Godspeed You! Black Emperor is a band whose sound is often characterized to be as arduous and prodigious as their name. For the past two decades, their cinematic brand of post-rock has established them as one of the most popular and acclaimed groups in the genre. Records such as F#A# Infinity (1996) or Lift Your Skinny Fists Like Antennas To Heaven (2000) are almost undeniably classics, essentially paving the way for a different form of experimentation within rock music. Over the years, Godspeed has been known to be a band whose music carries social and political themes, despite their songs typically being almost completely instrumental. These themes are usually subtle enough that one could appreciate these albums based solely on their musical merit, but apparent enough upon further analysis, especially after some research on each album’s artwork and visual imagery used in their live shows.
For better or for worse, Godspeed essentially threw any shred of subtlety out the window in the weeks leading up to the release of Luciferian Towers. A press release posted by the band on the fourth of July (!) provides “context” for each of the four compositions on this new record. The listeners are informed that the opening track,”Undoing a Luciferian Towers”, is intended to bring about imagery of a fallen skyline, build from “big lazy money writ in dull marble obelisks”. “Fam/Famine”, the third track, is meant to signify the deaths caused (or ignored) by an “arbitrary meritocracy”. Before signing off as “God’s pee”, the band concludes the release with a set of “grand demands” that informed this LP:
- an end to foreign invasions
- an end to borders
- the total dismantling of the prison-industrial complex
- healthcare, housing, food and water acknowledged as an inalienable human right
- the expert fuckers who broke this world never get to speak again
Needless to say, the intentions of this record are blatant and bold. In this current political climate, did anyone really expect that an overtly political band like Godspeed would stay quiet? Of course not. We all knew that Godspeed would come out with what would probably be their darkest release yet; modern post-rock at its angriest and most intense.
Is that what we received? Well…not exactly. Upon my first listen, I had no knowledge of the specific “context” behind each of the songs, and was immediately struck by how oddly hopeful this album sounded in comparison to their past few releases. “Undoing a Luciferian Towers” starts off with a very long and dark buildup, with increasingly menacing and dissonant layers of instrumentation added throughout, until around the 7 minute mark, when a soaring and almost anthemic guitar lead comes in to resolve the chaos, ending the track on an eerily positive note. It was quite a cathartic way to start a seemingly pessimistic album. Perhaps this tone is presented cynically, as though this apocalypse being crafted is reinterpreted at the last minute as the making of something “great” (again). Even then, that’s probably a stretch.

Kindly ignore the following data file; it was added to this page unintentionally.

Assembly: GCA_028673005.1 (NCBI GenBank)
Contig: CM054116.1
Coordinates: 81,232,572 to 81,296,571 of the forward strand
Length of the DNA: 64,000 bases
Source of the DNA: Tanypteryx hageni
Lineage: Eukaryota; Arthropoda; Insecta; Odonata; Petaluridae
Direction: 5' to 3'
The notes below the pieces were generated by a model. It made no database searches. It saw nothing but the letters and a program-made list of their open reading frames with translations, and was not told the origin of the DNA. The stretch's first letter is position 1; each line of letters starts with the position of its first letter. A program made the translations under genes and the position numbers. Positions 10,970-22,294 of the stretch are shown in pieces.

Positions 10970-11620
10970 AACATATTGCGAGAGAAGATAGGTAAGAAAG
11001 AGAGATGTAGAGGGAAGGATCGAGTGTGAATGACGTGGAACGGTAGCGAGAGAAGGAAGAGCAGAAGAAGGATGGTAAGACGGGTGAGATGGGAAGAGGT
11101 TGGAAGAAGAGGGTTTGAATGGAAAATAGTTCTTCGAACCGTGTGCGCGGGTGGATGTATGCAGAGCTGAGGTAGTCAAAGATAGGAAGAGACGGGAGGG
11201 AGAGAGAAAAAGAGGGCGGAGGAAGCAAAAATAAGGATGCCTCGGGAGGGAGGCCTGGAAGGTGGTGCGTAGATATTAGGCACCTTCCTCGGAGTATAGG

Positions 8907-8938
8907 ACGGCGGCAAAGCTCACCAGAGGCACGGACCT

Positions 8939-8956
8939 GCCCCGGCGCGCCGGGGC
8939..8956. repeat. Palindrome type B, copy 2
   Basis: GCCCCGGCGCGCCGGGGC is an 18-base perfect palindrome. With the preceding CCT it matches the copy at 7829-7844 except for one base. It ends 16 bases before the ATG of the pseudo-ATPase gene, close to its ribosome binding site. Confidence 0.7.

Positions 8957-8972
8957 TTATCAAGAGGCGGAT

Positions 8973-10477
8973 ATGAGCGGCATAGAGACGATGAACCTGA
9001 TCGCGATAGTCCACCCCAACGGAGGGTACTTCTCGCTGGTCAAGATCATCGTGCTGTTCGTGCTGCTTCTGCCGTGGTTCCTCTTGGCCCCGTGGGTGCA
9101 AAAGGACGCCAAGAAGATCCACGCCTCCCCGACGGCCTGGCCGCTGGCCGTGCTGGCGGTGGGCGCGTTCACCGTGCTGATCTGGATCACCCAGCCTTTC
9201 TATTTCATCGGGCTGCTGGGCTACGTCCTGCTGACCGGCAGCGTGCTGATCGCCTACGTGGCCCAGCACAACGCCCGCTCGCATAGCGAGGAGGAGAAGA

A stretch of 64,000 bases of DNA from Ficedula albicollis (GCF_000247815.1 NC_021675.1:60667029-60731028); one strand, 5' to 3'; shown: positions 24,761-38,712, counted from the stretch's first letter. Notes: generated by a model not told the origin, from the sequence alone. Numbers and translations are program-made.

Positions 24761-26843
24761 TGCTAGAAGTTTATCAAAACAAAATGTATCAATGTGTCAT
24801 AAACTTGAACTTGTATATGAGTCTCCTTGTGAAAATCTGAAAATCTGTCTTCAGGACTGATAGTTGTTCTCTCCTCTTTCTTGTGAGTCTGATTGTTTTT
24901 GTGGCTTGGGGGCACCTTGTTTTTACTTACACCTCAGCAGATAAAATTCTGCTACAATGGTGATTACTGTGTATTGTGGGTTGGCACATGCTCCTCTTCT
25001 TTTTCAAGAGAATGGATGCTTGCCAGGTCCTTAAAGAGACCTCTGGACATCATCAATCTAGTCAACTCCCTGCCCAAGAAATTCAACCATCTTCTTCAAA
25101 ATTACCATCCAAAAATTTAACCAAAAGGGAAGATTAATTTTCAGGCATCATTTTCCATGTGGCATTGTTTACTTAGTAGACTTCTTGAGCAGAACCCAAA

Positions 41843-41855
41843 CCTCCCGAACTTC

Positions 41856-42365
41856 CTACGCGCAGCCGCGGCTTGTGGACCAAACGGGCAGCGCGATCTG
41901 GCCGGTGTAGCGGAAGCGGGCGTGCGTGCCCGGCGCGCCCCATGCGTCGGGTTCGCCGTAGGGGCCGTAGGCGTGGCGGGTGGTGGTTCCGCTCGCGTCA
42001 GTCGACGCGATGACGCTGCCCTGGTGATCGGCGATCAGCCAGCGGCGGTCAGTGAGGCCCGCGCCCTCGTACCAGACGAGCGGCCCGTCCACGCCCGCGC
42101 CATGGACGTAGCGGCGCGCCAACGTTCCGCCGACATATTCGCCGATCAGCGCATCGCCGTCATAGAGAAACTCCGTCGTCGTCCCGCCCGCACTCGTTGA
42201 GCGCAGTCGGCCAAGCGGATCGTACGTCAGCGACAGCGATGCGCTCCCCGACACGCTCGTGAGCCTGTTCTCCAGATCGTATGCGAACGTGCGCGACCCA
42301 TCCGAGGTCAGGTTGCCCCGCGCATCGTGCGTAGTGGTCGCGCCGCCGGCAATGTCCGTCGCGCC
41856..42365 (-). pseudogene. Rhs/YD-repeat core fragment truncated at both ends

From a purely musical standpoint, it is clear that Luciferian Towers is Godspeed at their most accessible. As the record starts gaining some momentum, there are points at which the band delves into straight jam territory, such as at the end of “Bosses Hang, pt. III”, or “Anthem for No State, pt. III”. These parts get loud, sure, and have a constant, driving melodic theme, but there still seems to be somewhat of a lack of abrasiveness or fury, especially considering the grand statement the band intended this record to make.
That being said, this is still an album with many redeeming qualities, and it is by no means a poor effort from the Montreal collective. There are definitely points on this record where Godspeed plays to their strengths. “Anthem for No State” is a highlight, showcasing the band’s ability to develop rich and resonant textures to form the cinematic sound they’re known for. The orchestration on most of the tracks should be commended, especially with how strings and percussion are implemented to thicken the overall sound. It’s one of the more instrumentally dense records I’ve heard from the band, which mostly works in their favor.
Luciferian Towers is an enjoyable album overall, which works both as the record’s greatest strength and weakness; each composition on its own has musical merit, but compared to other Godspeed albums, there isn’t much room for interpretation or patience required of the listener. Records such as F#A# Infinity or Lift Your Skinny Fists are records that most people learn to appreciate after a few listens, drawing their own conclusions along the way. Luciferian Towers is by no means a standard rock album, but in comparison to Godspeed’s best work, it’s a pretty easily digestible listen. I would still recommend it to fans of the band or people looking to get into post-rock, but I wouldn’t consider this to be one of the better records in Godspeed’s discography by any means.